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Thread: Anti-x 14.3 LiveUSB features

  1. #1
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    Anti-x 14.3 LiveUSB features

    .
    Here is something that promises a lot of exciting new features:
    .
    A LiveUSB with initramfs treatment deriving from Knoppix minirt.gz;
    a resistant fork from Debian's systemd decision;
    a 140 Mb 64-bit iso to build on (among other choices); and
    an organized arrangement of how-to documentation.
    Architecture seems similar to Debian-Live squashfs, but
    using much more up-to-date kernels.
    .
    See Distrowatch notice for antiX 14.3 "MX":
    2014-12-04 Distribution Release: antiX 14.3 "MX"
    http://distrowatch.com/?newsid=08724
    .
    Exerpts from:
    http://download.tuxfamily.org/antix/...oot/index.html
    What’s New?
    The linuxrc bootstrap script (that lives inside the initrd.gz file)
    was almost totally rewritten. We now use a non-ancient version of BusyBox
    (which, combined with more modern Linux kernels) gives us access to new
    and better tools. The Knoppix linuxrc script provided great inspiration
    for a lot of this.
    .
    Live remastering
    Remastering involves (perhaps among other things) the creation of a new
    linuxfs file that reflects change that have been made to the system
    (usually the addition or deletion of packages). We can now offer users
    "one click" live remastering (for LiveUSBs and LiveHDs) that will create
    a new linuxfs file at the touch of a button and automatically use that
    linuxfs file on the next reboot. The user will always have the option
    to rollback the change even if the new linuxfs file is corrupted and
    fails to boot.
    .
    Exerpts from:
    http://download.tuxfamily.org/antix/...adding_goodies
    Remastering
    ...
    The only thing the LiveUSB creator has to do to enable live-remastering
    is to make sure there is enough room on the boot partition for another
    linuxfs file. The standard antiX-12 linuxfs files range in size from
    110 Meg to 670 Meg. The size of a new linuxfs file will depend on the size
    of the original linuxfs file and also on how much has been added or subtracted.
    .
    See current listed iso files in testing directory:
    http://sourceforge.net/projects/anti...ing/antiX-14R/

  2. #2
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    Clarifying the previous

    .
    A fairly good MX-14.3 pae review here:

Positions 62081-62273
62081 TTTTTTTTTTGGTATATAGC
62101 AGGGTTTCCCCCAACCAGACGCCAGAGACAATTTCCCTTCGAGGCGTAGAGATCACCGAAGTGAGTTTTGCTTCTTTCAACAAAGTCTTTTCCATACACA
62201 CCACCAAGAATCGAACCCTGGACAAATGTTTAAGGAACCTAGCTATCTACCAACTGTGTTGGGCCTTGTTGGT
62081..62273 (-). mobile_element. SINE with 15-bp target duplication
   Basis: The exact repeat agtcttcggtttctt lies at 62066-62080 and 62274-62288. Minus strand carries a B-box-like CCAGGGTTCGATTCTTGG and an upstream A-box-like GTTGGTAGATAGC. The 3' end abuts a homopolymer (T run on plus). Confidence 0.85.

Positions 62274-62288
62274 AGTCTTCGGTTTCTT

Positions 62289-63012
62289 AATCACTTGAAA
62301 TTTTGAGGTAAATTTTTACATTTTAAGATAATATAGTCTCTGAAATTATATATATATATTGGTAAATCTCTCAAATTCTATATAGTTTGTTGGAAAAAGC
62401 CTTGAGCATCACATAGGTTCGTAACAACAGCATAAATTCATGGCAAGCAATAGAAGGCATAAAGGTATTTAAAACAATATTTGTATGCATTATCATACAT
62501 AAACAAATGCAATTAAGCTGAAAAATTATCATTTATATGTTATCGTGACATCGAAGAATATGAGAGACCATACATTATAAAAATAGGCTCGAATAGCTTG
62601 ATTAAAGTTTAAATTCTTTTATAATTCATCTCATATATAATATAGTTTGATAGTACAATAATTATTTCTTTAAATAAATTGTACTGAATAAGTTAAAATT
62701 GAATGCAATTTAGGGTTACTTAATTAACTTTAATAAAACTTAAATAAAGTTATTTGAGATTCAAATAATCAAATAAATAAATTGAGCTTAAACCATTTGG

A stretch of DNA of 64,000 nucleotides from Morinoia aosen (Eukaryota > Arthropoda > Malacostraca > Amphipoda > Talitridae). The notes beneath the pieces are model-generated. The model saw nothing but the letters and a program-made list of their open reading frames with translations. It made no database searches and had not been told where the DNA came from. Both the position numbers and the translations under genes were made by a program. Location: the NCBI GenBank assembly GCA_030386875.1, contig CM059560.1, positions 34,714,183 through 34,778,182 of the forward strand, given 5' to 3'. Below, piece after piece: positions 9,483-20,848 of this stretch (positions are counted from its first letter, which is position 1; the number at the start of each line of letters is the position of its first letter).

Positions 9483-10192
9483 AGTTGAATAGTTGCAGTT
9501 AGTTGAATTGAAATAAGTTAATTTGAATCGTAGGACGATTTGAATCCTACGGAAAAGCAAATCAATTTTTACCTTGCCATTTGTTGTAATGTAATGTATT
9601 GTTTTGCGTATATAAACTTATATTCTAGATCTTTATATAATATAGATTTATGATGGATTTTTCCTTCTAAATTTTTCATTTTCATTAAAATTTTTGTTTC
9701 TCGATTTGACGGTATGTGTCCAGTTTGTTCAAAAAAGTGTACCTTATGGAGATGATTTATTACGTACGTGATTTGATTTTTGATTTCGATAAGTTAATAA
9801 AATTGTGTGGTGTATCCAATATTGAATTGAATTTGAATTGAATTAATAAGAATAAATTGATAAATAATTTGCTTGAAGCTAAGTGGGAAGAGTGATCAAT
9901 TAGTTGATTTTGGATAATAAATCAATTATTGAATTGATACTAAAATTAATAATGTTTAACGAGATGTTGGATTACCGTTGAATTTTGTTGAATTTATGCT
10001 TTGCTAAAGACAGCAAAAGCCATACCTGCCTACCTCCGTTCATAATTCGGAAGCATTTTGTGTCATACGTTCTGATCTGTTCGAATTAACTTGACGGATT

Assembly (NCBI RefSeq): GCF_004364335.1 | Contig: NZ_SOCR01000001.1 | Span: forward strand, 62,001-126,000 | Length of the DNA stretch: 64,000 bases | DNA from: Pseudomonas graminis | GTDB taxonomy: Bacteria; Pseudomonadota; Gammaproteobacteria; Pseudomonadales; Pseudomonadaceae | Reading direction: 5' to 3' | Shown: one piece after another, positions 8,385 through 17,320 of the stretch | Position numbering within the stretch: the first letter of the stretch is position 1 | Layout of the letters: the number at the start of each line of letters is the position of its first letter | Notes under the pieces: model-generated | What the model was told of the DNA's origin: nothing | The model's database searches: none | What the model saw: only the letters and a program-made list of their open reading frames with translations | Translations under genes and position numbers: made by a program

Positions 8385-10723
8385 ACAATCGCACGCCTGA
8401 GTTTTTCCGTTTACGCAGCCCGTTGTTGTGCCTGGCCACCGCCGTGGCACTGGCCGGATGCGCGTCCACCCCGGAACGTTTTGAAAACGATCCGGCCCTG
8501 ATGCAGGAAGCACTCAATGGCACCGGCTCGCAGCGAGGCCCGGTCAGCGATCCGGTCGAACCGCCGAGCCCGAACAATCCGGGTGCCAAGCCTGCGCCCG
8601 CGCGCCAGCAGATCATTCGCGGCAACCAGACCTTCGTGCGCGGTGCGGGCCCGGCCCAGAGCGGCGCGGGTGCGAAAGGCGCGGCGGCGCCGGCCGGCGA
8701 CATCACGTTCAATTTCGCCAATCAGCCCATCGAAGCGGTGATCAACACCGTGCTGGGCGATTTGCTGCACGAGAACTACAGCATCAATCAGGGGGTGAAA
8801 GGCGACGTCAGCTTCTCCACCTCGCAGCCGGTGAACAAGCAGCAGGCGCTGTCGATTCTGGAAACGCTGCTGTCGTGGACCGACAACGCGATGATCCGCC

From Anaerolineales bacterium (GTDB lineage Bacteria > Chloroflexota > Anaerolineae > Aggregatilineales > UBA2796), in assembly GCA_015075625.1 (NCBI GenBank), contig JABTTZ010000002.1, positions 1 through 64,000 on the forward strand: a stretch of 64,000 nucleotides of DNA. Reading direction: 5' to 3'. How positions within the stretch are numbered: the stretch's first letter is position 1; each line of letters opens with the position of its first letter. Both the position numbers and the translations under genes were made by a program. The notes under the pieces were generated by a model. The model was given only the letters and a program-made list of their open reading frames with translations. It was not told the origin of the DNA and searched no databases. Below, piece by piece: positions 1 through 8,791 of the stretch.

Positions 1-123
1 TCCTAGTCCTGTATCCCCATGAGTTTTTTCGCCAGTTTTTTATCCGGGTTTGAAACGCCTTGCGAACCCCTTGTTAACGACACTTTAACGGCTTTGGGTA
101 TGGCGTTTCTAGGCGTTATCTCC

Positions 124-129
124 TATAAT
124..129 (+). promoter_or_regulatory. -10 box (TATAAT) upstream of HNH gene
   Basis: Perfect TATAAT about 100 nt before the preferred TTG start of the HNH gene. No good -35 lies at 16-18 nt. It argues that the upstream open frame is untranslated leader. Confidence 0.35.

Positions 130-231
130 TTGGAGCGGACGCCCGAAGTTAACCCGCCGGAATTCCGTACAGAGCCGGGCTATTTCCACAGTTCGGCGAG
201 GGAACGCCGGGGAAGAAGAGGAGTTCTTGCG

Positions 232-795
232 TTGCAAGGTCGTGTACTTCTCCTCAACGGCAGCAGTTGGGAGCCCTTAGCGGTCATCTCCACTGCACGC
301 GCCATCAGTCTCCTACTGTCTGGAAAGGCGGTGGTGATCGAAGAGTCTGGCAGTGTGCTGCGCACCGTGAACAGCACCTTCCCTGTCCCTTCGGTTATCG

http://mylinuxexplore.blogspot.com/2...iew-truly.html

    Although, Blogspot review doesn't do MX-14.3 pae complete justice, IMO.
    Really nice CD-size iso; fairly late model kernel; 32-bit with pae kernel; XFCE 4.10
    Apps include Iceweasel, Synaptic, NetworkManager, LibreOffice, GParted.
    LiveUSB has built-in on-line remastering, uses squashfs. Broadcom wifi well-supported.
    On-line in short-order using Universal USB installer, making usb directly from iso.
    Pledges to remain non-systemd indefinitely. Doesn't do UEFI, however.

    MX-14.3 pae is a joint anti-X/Mepis product, not to be confused with a very recent
    amd64 precurser by Anti-X alone which uses systemd & wicd, and very different desktop.
    Last edited by utu; 12-08-2014 at 04:53 AM.

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    Thank you for the comment about antiX 14.3 "MX". This Live-System made a great impression on me. The big advantage is that it isn't a mix of stable and testing Debian and not of Gnome and KDE.

    I'm testing it using an ISO install to HD (frugal install) within my Debian installation on /dev/sda5

    • make a new dir '/AntiX'
    • use MidnightCommander and open the file 'MX-14.3-pae.iso' with [Enter]
    • you'll see a folder '/antiX'; open it with [Enter]
    • you'll see some files; copy 'vmlinuz' and 'initrd.gz' to the new '/AntiX'
    • leave the folder '/antiX' and close the file 'MX-14.3-pae.iso'
    • rename the file 'MX-14.3-pae.iso' to 'antix.iso' and move it to '/AntiX'

    In my Debian install I'm using Grub2; therefore I changed the file '/etc/grub.d/40_custom'
    Code:
    #!/bin/sh
    exec tail -n +3 $0
    # This file provides an easy way to add custom menu entries.  Simply type the
    # menu entries you want to add after this comment.  Be careful not to change
    # the 'exec tail' line above.